Eastmoor eyesores collapse should wake up City Hall

Editor’s note: The print version of this commentary reflected the situation as of Feb. 6. By Feb. 8, with the assistance of City Councilwoman Priscilla Tyson, the sign that fell in front of the Mirage had been cleaned up. This updated version takes into account this progress, while continuing a call for more stringent code enforcement to prevent further problems and possible injury or death from falling structures.

The large metal palm that stood in front of the now-vacant Mirage lounge on Main Street remains a twisted heap after collapsing. Columbus code enforcement officers say they can only respond to complaints about such structures, and had had no warning that the sign was set to fall over, although area block watch members say they pointed out the danger months ago.
The Mirage sign stood near the intersection of Main Street and Weyant Avenue where children cross to get to school in the Eastmoor neighborhood.

If a tree falls in Columbus, does anyone at City Hall hear it?

A 15-foot metal palm tree in front of the former Mirage lounge and strip club on East Main Street recently collapsed, apparently during a recent wind storm.

A phone call to Columbus City Councilwoman Priscilla Tyson hastened the removal of the twisted wreck.

But the question remains: why was such an obviously unsound structure allowed to pose a danger to residents, and are there other teetering towers that have escaped the attention of code enfocement, ready to fall in the Eastmoor neighborhood?

Gayle Worthington, with Peacekeepers block watch, reported that she had pointed out concerns about the Mirage sign to code officers in September, as well as other obvious violations in the neighborhood.

The Franklin County auditor’s web site shows no owners for the property at 3369 E. Main  St., which is vacant.

Eastmoor residents has been fighting hard to turn back the results of neglect and prevent further blight.

The Mirage sign is near the intersection at Weyant Avenue, where students walk to school or wait for the bus.

The area, wedged between Bexley and Whitehall, is easy for city officials to forget, although several members of City Council and Mayor Michael Coleman live nearby.

Tyson, an Eastmoor native, had not been aware of the accident and called it "unfortunate" that the sign collapsed.

"I care about all neighborhoods. Every neighborhood is working hard to grow and thrive. I’m focused on all neighborhoods," the councilwoman commented.

I have to think that if the Drexel Theater marquee or the Rubino’s sign in Bexley crashed to the ground, residents would be hollering and would want to know why their well-being is being ignored.

I think that such an incident would earn more than a one-time glance. More scrutiny toward maintaining public safety is needed.

Dana Rose, from the code office, explains that enforcement is "almost totally complaint-driven," and that no complaints had been received about the Mirage sign.

If the city had more resources, they could send out crews to inspect the signs all over town, Rose said. As it is, there are only four employees assigned to the eastside area that extends to I-270.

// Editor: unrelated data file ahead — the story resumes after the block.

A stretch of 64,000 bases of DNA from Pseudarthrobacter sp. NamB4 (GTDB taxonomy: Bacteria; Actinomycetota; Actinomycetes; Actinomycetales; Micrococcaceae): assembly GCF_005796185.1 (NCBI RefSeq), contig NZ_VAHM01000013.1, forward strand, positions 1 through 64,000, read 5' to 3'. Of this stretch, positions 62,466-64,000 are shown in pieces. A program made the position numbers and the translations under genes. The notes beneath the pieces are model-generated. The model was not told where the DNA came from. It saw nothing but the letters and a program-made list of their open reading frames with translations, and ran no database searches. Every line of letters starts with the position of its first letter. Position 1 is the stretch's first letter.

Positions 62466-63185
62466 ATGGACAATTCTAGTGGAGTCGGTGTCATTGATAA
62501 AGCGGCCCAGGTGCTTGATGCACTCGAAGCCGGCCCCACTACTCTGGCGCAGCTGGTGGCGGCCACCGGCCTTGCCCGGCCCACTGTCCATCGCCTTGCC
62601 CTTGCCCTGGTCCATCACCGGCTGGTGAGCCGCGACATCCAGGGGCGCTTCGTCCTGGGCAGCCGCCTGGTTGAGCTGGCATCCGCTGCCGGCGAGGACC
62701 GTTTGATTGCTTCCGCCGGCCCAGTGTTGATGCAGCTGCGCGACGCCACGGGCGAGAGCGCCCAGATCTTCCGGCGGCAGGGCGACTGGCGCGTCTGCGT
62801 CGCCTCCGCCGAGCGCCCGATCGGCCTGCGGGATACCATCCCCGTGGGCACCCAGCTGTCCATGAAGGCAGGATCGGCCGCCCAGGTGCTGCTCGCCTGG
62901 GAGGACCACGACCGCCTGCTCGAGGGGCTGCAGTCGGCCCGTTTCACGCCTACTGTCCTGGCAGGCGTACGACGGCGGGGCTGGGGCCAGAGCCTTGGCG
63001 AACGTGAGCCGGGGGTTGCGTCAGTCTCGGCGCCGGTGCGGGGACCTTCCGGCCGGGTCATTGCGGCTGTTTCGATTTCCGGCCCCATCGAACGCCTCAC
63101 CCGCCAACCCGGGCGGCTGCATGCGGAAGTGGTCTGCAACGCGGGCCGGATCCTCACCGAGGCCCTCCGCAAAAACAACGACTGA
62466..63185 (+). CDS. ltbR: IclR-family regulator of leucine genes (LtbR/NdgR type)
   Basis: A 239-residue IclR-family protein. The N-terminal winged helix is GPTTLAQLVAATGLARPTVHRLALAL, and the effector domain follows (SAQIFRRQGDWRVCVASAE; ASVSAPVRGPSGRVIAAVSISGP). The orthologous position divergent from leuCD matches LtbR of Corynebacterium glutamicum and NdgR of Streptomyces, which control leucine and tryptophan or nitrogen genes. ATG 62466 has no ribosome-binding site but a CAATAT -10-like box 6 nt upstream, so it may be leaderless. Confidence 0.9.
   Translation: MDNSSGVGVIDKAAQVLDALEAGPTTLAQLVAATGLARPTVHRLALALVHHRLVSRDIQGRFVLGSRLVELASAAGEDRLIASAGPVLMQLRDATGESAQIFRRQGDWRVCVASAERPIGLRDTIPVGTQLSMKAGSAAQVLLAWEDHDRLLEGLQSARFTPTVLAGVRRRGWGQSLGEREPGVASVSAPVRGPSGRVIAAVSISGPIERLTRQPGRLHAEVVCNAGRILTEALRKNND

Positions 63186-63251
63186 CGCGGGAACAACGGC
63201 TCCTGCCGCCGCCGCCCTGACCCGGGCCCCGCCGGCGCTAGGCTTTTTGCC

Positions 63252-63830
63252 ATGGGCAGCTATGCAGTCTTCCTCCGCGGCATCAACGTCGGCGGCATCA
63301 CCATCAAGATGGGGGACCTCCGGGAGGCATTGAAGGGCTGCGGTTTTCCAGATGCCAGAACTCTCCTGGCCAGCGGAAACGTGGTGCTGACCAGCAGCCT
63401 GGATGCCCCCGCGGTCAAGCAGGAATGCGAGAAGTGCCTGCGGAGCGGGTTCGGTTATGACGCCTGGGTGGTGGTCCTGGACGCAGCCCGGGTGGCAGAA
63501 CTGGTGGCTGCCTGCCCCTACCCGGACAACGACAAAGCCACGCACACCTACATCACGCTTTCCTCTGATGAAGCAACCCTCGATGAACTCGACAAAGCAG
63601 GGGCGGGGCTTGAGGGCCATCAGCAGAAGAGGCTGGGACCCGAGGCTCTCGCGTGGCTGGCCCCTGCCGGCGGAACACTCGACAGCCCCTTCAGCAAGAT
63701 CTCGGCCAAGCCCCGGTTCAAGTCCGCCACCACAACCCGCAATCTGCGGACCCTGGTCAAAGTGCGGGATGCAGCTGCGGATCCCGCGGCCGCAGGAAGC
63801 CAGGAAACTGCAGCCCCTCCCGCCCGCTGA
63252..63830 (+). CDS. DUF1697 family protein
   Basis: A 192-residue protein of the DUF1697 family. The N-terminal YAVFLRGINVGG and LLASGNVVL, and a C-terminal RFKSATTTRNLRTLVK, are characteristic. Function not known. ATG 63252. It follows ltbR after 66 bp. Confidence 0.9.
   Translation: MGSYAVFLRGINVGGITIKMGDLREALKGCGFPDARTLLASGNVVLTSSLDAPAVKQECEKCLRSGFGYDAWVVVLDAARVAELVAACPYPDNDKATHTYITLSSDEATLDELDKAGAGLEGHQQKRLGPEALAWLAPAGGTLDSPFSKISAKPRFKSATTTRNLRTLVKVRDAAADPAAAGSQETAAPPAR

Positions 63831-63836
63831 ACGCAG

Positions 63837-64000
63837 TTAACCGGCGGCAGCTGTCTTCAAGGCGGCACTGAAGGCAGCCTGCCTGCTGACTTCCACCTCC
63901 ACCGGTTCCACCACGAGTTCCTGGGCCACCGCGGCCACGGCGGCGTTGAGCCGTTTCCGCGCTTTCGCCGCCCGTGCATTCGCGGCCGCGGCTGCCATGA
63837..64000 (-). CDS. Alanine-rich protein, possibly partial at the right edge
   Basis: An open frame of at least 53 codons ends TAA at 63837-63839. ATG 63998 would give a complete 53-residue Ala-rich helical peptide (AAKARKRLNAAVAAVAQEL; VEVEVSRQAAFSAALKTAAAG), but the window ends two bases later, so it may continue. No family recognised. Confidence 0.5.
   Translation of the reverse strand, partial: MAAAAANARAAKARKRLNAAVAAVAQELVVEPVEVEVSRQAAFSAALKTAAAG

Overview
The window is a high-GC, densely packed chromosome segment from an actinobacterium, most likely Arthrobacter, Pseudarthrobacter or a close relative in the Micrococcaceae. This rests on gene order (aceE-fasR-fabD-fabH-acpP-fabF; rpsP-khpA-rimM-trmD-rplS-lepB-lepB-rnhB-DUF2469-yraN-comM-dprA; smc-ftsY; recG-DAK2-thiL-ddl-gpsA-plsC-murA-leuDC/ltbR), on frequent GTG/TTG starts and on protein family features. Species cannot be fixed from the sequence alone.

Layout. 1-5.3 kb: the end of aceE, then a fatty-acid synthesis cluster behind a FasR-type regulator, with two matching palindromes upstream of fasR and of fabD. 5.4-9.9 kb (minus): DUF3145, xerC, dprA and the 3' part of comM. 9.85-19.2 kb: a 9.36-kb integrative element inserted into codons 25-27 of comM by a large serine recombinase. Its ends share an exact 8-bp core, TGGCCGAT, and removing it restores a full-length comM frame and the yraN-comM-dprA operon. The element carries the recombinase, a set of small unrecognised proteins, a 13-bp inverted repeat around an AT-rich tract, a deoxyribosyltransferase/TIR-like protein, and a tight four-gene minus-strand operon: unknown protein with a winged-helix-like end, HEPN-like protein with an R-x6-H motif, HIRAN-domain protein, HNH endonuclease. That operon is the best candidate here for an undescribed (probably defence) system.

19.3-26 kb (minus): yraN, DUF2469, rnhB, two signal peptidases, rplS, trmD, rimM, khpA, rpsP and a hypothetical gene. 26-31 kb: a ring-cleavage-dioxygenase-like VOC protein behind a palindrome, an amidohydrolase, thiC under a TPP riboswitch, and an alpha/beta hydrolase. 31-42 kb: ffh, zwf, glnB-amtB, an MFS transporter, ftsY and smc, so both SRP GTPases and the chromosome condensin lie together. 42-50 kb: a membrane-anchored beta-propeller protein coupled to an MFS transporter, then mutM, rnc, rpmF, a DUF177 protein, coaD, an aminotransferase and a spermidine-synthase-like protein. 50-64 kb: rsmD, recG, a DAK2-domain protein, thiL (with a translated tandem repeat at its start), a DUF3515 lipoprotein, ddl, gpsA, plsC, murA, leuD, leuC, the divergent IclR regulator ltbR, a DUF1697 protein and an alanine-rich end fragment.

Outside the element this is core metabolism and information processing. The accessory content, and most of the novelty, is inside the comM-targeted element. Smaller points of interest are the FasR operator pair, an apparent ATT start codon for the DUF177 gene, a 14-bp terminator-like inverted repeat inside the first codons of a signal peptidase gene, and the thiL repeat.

He was not aware of anything else that is in imminent risk of falling over at this time.

If I lived in the neighborhood, I’d be looking around wondering what else is getting ready to topple over from the next stiff breeze.

And my eyes would anxiously fall on the large sign at Motel One, that popular local playground which was shut down for a year by court order due to the drug trafficking and prostitution that centers around the property.

That effort was undertaken with the cooperation of many of the good people who live in the Eastmoor area, along with police, code enforcement and the city attorney’s office.

Residents are worried that such graffiti, accompanied by words that cannot be printed in a family newspaper, are signals for the customers of prostitutes that frequent the neighborhood. Urban decay and the proliferation of crime usually accompany one another.

These folks were tired of having hookers turn tricks on their front lawns and dealers doling out their merchandise where their children walk to school.

The Eastmoor Civic Association association has initiated a business block watch for Main and Broad streets to band merchants together.

In another effort, the association worked with the city development office to create plans for neighborhood renovations they hope will attract and retain families, businesses and customers.

That’s all on paper, and it takes money to make such dreams a reality.

Today, Eastmoor residents have another  vivid reminder of what urban blight looks like –  a crumpled metal palm tree.

It’s the "broken windows" theory of crime prevention, that evidence of neglect attracts criminals.

And this is not just an Eastmoor problem. There is no wall between Bexley to the west and Whitehall to the east.

Crime spills over and everybody is at risk, as shown when Bexley police responded to an armed stand-off at the Wendy’s near James Road in December.

Whitehall residents near the border with Columbus have also complained of increasing crime.

I’m sure the folks at Wal-Mart who built the new store in Whitehall wouldn’t be pleased to have crime filtering in from adjacent neighborhoods and scaring away their customers.

There are probably other neighborhoods more in need of city attention, but they didn’t deteriorate overnight, either.

It’s time for Columbus officials to see the forest for the palm trees and get something done in Eastmoor.

John Matuszak is managing editor and eastside editor for the Columbus Messenger.

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